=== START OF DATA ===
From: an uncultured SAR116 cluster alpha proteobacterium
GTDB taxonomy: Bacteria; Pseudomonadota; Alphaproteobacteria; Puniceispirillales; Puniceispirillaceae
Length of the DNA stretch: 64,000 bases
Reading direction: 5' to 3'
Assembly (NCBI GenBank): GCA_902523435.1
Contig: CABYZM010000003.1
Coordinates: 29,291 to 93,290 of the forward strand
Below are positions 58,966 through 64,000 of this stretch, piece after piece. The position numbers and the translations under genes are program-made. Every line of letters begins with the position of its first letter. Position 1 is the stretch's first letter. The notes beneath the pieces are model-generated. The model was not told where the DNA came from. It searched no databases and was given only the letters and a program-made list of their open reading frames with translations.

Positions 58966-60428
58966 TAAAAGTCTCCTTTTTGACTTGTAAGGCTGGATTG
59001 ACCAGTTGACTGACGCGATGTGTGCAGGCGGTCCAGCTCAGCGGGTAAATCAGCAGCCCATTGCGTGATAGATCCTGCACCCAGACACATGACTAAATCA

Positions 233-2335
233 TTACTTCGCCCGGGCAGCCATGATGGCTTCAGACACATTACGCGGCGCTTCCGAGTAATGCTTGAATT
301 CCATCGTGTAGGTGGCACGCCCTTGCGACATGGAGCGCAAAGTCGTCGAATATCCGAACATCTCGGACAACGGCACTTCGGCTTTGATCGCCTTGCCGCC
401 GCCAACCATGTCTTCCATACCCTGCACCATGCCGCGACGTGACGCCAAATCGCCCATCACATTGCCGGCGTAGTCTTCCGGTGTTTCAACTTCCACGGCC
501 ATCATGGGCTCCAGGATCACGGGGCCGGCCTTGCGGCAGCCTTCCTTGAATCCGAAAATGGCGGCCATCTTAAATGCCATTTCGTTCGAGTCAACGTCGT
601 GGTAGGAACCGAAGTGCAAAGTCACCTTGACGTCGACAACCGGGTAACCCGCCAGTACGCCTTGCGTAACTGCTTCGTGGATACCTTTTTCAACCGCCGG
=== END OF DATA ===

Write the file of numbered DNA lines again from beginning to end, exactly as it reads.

From: an uncultured SAR116 cluster alpha proteobacterium
GTDB taxonomy: Bacteria; Pseudomonadota; Alphaproteobacteria; Puniceispirillales; Puniceispirillaceae
Length of the DNA stretch: 64,000 bases
Reading direction: 5' to 3'
Assembly (NCBI GenBank): GCA_902523435.1
Contig: CABYZM010000003.1
Coordinates: 29,291 to 93,290 of the forward strand
Below are positions 58,966 through 64,000 of this stretch, piece after piece. The position numbers and the translations under genes are program-made. Every line of letters begins with the position of its first letter. Position 1 is the stretch's first letter. The notes beneath the pieces are model-generated. The model was not told where the DNA came from. It searched no databases and was given only the letters and a program-made list of their open reading frames with translations.

Positions 58966-60428
58966 TAAAAGTCTCCTTTTTGACTTGTAAGGCTGGATTG
59001 ACCAGTTGACTGACGCGATGTGTGCAGGCGGTCCAGCTCAGCGGGTAAATCAGCAGCCCATTGCGTGATAGATCCTGCACCCAGACACATGACTAAATCA

Positions 233-2335
233 TTACTTCGCCCGGGCAGCCATGATGGCTTCAGACACATTACGCGGCGCTTCCGAGTAATGCTTGAATT
301 CCATCGTGTAGGTGGCACGCCCTTGCGACATGGAGCGCAAAGTCGTCGAATATCCGAACATCTCGGACAACGGCACTTCGGCTTTGATCGCCTTGCCGCC
401 GCCAACCATGTCTTCCATACCCTGCACCATGCCGCGACGTGACGCCAAATCGCCCATCACATTGCCGGCGTAGTCTTCCGGTGTTTCAACTTCCACGGCC
501 ATCATGGGCTCCAGGATCACGGGGCCGGCCTTGCGGCAGCCTTCCTTGAATCCGAAAATGGCGGCCATCTTAAATGCCATTTCGTTCGAGTCAACGTCGT
601 GGTAGGAACCGAAGTGCAAAGTCACCTTGACGTCGACAACCGGGTAACCCGCCAGTACGCCTTGCGTAACTGCTTCGTGGATACCTTTTTCAACCGCCGG